Preparing for parasites: How to recognise and treat tapeworm in cats
By Rachel Mulheron, helpucover
As much as we care for and do the best for our cats, there is a chance they may be affected by worms at some point in their lives. Owners need not panic as tapeworms are a relatively minor ailment and easy to treat. However, it is important to know and check for the common symptoms and take appropriate action if found, as serious health problems could occur for your cat if left untreated.
What is tapeworm (also known as cestodes)?
Tapeworms are intestinal parasites, with the two most common found in cats being dipylidium caninum and taenia taeniaeformis. They look like thin, whiteish flat strands, are several inches long and resemble a ribbon or tape.
Are they harmful to humans?
It is very rare for a human to be infected, but it’s imperative to supervise young children around your cat if you think it may have worms. In the most extreme cases, children who ingest the eggs can sometimes suffer eye damage or even blindness as the worm larvae move through the body and cause tissue damage.
What symptoms to look out for
By using your cat’s intestines as a host, the tapeworms rob the body of nutrients, and in large numbers, cause significant weight-loss, diarrhoea and appetite changes.
As a tapeworm grows, pieces of it break off into segments and pass through a cat’s intestines, so you can sometimes see signs in your pet’s faeces. Dried, white/cream segments, can also stick to fur under the tail.
Cats may bite or lick the anus, or drag their behinds across the floor as a result of the worms causing irritation and itching. A heavily infested cat will have a rough, patchy coat.
How do cats get tapeworm?
Tapeworms are developed by consuming the larvae, which is normally carried by fleas. Cats often swallow fleas when grooming themselves and this is how they contract the disease. This type of tapeworm is commonly called Dipylidium caninum.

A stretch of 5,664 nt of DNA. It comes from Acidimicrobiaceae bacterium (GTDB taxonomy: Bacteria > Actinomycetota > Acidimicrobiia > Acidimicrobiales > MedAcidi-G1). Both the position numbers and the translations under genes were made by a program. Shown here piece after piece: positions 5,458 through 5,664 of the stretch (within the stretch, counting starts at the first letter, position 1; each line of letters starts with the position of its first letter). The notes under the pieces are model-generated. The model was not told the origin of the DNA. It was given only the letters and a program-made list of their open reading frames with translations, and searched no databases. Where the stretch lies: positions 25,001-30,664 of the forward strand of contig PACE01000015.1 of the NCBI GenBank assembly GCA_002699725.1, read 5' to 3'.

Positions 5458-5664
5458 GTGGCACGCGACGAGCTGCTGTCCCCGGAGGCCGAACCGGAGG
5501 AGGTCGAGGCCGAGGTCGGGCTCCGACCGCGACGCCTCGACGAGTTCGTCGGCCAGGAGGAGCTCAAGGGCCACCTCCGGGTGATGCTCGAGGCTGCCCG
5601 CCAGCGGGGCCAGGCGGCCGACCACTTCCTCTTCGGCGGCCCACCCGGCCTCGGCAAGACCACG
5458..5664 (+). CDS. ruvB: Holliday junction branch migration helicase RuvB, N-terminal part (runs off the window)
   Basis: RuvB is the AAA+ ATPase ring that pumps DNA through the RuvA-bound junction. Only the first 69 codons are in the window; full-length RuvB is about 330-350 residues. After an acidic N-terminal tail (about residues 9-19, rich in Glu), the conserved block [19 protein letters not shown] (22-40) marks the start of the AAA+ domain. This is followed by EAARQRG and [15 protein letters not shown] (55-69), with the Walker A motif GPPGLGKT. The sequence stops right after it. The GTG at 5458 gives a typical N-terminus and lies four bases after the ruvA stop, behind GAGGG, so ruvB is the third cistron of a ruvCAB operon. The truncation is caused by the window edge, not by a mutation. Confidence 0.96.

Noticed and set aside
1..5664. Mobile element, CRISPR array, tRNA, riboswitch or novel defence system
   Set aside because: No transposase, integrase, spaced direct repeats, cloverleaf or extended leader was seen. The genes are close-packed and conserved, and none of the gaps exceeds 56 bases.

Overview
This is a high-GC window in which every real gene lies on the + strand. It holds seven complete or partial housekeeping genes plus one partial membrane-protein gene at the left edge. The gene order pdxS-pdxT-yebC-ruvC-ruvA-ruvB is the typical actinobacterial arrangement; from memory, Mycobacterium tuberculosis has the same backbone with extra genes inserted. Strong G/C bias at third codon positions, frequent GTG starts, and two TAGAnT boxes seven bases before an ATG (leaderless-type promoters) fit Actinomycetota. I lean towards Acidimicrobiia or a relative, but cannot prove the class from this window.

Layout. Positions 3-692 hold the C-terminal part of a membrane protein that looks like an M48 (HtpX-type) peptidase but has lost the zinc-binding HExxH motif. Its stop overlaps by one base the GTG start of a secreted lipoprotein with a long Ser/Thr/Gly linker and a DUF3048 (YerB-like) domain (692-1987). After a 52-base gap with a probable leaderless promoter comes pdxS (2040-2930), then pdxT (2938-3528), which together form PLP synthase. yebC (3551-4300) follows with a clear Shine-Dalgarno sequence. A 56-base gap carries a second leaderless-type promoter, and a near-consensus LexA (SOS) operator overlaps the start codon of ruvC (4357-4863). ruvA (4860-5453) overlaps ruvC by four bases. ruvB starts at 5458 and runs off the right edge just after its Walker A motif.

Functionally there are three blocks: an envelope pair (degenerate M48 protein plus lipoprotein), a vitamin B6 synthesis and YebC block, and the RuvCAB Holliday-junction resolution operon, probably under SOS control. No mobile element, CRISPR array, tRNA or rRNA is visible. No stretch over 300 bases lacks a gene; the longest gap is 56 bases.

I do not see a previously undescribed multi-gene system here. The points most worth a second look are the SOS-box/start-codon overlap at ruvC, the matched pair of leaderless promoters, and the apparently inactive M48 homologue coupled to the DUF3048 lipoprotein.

Another form of the disease is Taneia taeniaformis, which occurs when a cat eats rodents that host tapeworm larvae. Both types of tapeworms hook onto a cat’s small intestines, where they mature in two to three weeks, then release their eggs.
Other sources that are potential transmitters, include prey such as rabbits, birds, and rodents.
Your vet will perform a thorough physical examination on your cat and a faecal sample will normally be enough to indicate the presence of tapeworms.
Because tapeworms flourish on fleas, a regular and comprehensive flea-prevention regimen is crucial to keep your cat tapeworm-free.
Keeping your cat’s living area clean is also a must. Change dirty litter immediately and inspect your cat’s bedding for fleas on a regular basis. If your cat goes outdoors and hunts, perhaps consider keeping them inside until the infection has cleared.
Regular veterinary check-ups are also highly recommended. While your cat may not show signs of tapeworm, every animal reacts differently and needs to be professionally examined.
How to treat tapeworms
Unfortunately, worms are impossible to fully prevent and there is currently no treatment available that will totally stop your cat becoming infected. However, medications are available which are highly effective at removing tapeworms and treatment for adult tapeworms is given either by injection or by oral medication.
For kittens, use creams or syrups as preventatives, which are available from pet stores and vets and usually the easiest to administer. Treatment needs to be every two to three weeks at first, lessening to once a month at three to six months, and thereafter once every three months.
Adult cats, having a more developed immune system, do not need to be treated as frequently as kittens. Once a quarter is normally sufficient.
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